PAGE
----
While contacting the maintainer works very well within 3 days in most cases there are situations where maintainers can't reply because they are on holiday or got very busy.. In these cases I'd like to put my patch somewhere so that others can find them.

What could a wiki page be used for?

a) patches (which are removed when maintainers integrate them upstream)

b) Howtos and pitfalls (written by users or maintainers)

c) references to similar projects pointing out differences.

d) a smart lazy changelog. If a user hits a change he can add this to the

 wiki so that others can find out faster which version constraints to
 add to their .cabal file.
 This looks like this:
 2.20: renamed foo to bar.
 2.48: type change of iwillneverChange :: Int  to  Maybe Int

e) a list of changes which will go into the next release of a package.

  This may help you figuring out whether you should download the darcs repository.

f) many other ideas I can't think about yet.

...


implementation details:

design could look like this:

 hackage-link-example.jpg

The link would point to the haskell wiki having the url suffix /project-name.

When a wiki page can replace a .cabal file update

  • minor dependency changes
  • tell users about experimental branches
  • it's easier to provide important information such as:
 "This package is superseded by XY because: ..."
    • We already have a mechanism to deprecate packages or to mark them as superseded. --DuncanCoutts 00:25, 12 December 2009 (UTC)

Marc Weber: Can you explain how this works or point me to the documentation?

The main point about this wiki idea is that you can attach arbitrary information and you don't have to wait for anyone to do so. Get things done. Provide patches. Link them on the wiki. Come back later and discuss your proposals with the maintainer. Keep summaries of discussions on subjects accesible by everyone. ...

Of course I know that the maintainers are the people doing the real work. But look at it from a different view: Having such a forum for all projects by default also means that a maintainer can let others do some of the work knowing that they don't have to reply within some days.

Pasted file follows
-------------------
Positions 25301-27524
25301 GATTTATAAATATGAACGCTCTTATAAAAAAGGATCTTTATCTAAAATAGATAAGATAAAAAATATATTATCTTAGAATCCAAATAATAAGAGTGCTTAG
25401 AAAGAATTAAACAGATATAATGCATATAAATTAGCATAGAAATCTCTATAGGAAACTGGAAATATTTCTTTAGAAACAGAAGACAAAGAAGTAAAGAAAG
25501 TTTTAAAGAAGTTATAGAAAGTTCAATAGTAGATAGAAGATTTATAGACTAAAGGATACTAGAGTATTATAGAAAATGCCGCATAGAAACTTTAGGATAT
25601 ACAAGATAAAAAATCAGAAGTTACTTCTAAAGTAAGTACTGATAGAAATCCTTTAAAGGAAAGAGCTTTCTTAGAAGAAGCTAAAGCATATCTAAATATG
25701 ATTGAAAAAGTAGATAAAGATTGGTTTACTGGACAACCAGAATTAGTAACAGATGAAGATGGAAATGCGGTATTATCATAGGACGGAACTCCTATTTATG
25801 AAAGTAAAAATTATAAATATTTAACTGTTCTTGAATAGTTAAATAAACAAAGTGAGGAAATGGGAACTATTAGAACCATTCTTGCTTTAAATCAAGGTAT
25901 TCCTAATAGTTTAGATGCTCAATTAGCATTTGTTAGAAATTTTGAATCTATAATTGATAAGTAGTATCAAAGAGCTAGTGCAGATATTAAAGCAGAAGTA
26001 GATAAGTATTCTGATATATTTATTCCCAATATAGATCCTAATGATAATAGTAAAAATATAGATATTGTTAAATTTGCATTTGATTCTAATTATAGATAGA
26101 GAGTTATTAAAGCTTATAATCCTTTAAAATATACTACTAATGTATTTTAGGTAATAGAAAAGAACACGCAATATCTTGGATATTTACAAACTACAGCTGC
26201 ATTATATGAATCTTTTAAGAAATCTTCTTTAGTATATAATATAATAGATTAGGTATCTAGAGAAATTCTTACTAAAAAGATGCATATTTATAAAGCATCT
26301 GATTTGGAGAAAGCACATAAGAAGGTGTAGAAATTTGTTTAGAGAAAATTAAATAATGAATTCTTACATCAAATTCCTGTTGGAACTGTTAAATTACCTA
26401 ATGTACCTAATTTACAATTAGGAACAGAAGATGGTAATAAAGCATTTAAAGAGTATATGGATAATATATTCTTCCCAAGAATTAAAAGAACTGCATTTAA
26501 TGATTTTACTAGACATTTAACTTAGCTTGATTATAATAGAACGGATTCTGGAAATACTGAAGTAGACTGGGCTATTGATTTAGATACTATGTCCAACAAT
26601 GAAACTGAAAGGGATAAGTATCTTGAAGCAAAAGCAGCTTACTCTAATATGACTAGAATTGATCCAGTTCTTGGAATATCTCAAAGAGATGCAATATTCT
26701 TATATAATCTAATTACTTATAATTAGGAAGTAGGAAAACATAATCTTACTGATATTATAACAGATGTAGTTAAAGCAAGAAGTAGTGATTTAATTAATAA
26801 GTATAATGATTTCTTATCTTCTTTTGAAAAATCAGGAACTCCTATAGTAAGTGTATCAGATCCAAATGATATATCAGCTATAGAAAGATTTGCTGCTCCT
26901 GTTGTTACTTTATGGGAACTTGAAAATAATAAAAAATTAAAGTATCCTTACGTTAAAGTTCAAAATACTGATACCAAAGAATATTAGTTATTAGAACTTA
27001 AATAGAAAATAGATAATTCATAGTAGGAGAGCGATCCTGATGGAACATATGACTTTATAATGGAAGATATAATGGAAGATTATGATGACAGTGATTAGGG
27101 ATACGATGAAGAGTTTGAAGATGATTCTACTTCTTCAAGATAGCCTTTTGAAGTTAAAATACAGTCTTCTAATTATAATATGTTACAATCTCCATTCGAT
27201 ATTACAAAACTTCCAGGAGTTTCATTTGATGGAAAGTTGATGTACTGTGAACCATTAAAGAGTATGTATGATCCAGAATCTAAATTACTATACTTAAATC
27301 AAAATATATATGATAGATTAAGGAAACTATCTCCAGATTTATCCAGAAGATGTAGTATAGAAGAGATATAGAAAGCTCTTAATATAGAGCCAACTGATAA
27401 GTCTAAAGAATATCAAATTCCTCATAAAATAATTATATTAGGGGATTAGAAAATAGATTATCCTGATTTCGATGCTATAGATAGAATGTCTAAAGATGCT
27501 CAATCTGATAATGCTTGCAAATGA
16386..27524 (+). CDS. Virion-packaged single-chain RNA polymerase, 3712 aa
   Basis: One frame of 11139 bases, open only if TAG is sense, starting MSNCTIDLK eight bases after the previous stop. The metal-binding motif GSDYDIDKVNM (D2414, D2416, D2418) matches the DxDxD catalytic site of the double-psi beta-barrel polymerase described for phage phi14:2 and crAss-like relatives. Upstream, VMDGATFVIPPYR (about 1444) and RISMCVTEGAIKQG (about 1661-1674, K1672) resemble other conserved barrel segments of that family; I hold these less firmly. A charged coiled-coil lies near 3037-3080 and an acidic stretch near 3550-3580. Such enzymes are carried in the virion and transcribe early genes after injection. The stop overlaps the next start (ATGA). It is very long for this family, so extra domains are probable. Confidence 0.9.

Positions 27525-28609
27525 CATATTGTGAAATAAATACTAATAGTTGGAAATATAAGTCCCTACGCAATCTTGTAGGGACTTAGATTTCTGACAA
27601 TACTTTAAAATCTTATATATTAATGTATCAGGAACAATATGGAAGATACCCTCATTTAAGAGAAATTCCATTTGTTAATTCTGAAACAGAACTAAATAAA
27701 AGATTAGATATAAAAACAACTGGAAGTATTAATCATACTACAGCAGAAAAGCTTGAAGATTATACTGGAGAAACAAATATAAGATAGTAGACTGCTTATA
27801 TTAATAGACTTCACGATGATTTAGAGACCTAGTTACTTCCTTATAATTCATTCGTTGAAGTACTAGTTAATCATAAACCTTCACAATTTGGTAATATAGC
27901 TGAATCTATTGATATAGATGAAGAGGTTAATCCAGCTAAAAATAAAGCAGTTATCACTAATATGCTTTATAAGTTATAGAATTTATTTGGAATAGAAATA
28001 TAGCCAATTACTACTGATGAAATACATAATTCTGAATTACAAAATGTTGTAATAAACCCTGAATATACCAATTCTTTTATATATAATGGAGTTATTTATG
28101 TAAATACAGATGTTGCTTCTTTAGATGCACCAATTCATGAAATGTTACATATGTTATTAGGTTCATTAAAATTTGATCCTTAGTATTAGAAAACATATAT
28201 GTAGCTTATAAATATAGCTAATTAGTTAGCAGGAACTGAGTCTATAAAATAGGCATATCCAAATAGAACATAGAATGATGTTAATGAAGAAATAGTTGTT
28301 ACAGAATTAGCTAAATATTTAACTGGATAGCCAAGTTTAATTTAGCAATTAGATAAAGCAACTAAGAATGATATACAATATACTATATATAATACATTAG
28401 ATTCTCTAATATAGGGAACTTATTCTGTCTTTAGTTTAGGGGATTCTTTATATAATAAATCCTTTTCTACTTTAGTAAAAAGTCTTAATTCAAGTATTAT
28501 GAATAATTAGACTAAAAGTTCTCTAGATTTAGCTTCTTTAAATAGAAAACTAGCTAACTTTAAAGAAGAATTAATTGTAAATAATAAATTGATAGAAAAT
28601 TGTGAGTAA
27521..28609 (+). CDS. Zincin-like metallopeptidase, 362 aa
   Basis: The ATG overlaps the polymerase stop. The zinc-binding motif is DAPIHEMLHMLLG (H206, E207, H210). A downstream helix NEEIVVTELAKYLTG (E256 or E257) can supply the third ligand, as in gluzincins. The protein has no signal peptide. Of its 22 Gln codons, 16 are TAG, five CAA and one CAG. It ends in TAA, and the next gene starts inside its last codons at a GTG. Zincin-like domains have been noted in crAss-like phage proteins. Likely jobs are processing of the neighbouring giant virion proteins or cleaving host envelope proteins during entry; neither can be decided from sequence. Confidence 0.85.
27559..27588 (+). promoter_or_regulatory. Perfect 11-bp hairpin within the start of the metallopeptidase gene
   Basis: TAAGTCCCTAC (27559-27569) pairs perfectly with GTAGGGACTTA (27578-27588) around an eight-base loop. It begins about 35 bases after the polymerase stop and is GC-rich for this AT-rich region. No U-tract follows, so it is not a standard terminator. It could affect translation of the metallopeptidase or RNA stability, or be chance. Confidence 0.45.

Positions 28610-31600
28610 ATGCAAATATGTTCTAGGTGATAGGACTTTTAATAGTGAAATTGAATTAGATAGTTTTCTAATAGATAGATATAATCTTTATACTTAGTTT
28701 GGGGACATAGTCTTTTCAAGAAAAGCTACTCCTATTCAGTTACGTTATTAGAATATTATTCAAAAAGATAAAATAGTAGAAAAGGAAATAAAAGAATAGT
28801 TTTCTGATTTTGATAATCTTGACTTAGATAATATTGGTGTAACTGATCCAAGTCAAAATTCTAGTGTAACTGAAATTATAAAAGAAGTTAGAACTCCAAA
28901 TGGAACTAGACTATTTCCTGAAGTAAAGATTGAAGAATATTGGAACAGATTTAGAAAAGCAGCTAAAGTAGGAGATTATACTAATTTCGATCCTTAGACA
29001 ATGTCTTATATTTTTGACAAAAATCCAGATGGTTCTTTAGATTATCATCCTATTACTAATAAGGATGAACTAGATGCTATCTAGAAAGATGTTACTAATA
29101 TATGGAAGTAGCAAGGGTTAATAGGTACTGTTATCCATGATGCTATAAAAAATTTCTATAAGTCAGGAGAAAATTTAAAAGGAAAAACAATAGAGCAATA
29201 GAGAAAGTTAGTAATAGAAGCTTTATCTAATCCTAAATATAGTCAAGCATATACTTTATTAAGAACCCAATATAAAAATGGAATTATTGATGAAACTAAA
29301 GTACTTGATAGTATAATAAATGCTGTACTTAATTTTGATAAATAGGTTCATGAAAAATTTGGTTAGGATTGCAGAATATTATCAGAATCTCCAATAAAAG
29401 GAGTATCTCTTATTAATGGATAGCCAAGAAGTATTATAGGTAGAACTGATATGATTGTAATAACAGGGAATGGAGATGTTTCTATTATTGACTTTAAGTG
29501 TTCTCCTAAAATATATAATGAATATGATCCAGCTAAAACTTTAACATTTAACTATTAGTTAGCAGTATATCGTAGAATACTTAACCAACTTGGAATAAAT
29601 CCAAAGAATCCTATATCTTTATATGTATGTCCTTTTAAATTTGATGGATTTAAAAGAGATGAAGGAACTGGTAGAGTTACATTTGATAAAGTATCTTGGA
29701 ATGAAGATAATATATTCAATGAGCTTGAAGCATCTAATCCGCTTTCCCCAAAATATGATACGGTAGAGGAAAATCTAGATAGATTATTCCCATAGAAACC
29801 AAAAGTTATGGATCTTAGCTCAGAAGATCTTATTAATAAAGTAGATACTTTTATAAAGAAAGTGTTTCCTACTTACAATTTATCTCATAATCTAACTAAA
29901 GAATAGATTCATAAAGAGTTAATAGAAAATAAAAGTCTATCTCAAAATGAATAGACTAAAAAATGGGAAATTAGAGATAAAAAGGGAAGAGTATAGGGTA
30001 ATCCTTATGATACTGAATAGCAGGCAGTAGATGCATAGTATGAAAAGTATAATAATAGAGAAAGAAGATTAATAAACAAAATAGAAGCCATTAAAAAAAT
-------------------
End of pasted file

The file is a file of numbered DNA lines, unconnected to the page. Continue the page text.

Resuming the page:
The wiki can host all information which may be useful but which wasn't foreseen by hackage or cabal devs. We must keep agile and move forward only.

You may rewrite this arcticle from scratch. Just add your thoughts and ideas and how you like this idea.

Concerns

My (DuncanCoutts) concern is about the consent from package authors. Hackage is a social bargain. We ask package authors to distribute their work through hackage because it provides benefits to the community. If we impose too much on package authors then they may decide it's just not worth it.

In particular, if we automatically create a wiki page for every package then we are imposing additional obligations on package authors. As a package author I might be concerned that this wiki page duplicates an existing home page or bug tracking system. If there's a wiki page about my project then I am effectively obligated to check it from time to time, since users will inevitably report bugs etc there. It is that extra obligation that package authors may resent.

There is no problem with such a feature being opt-in, but whether it is something we require and impose on package authors needs much more of a social consensus before we go ahead.

Reply Marc Weber: Everybody knows that it is wiki content and will take care.

About effort: Note that package authors can watch their wiki pages easily. Authors and maintainers already do the hard work. Watching a wiki page is not mach work compared to writing a library. But they may find wiki contents of foreign projects that useful that they provide some contents their selves

wiki alternatives

If content isn't put on a wiki what do people do instead?

  • They may do nothing (bad)
  • They may write a blog (bad because others don't find it or because content gets out of date). Which way is more likely providing you with valuable information: A blog found by google or an attached wiki page people can keep up to date?
  • They may write to the mailinglist. Things are archived forever. On the wiki they are as well but not only a small amount of visitors ever looks at the history of a page..

feedback

I don't mind:

  • marco-oweber@gmx.de (Marc Weber)

I do mind:

I don't care:

I won't tell you:

Notes

You can watch this page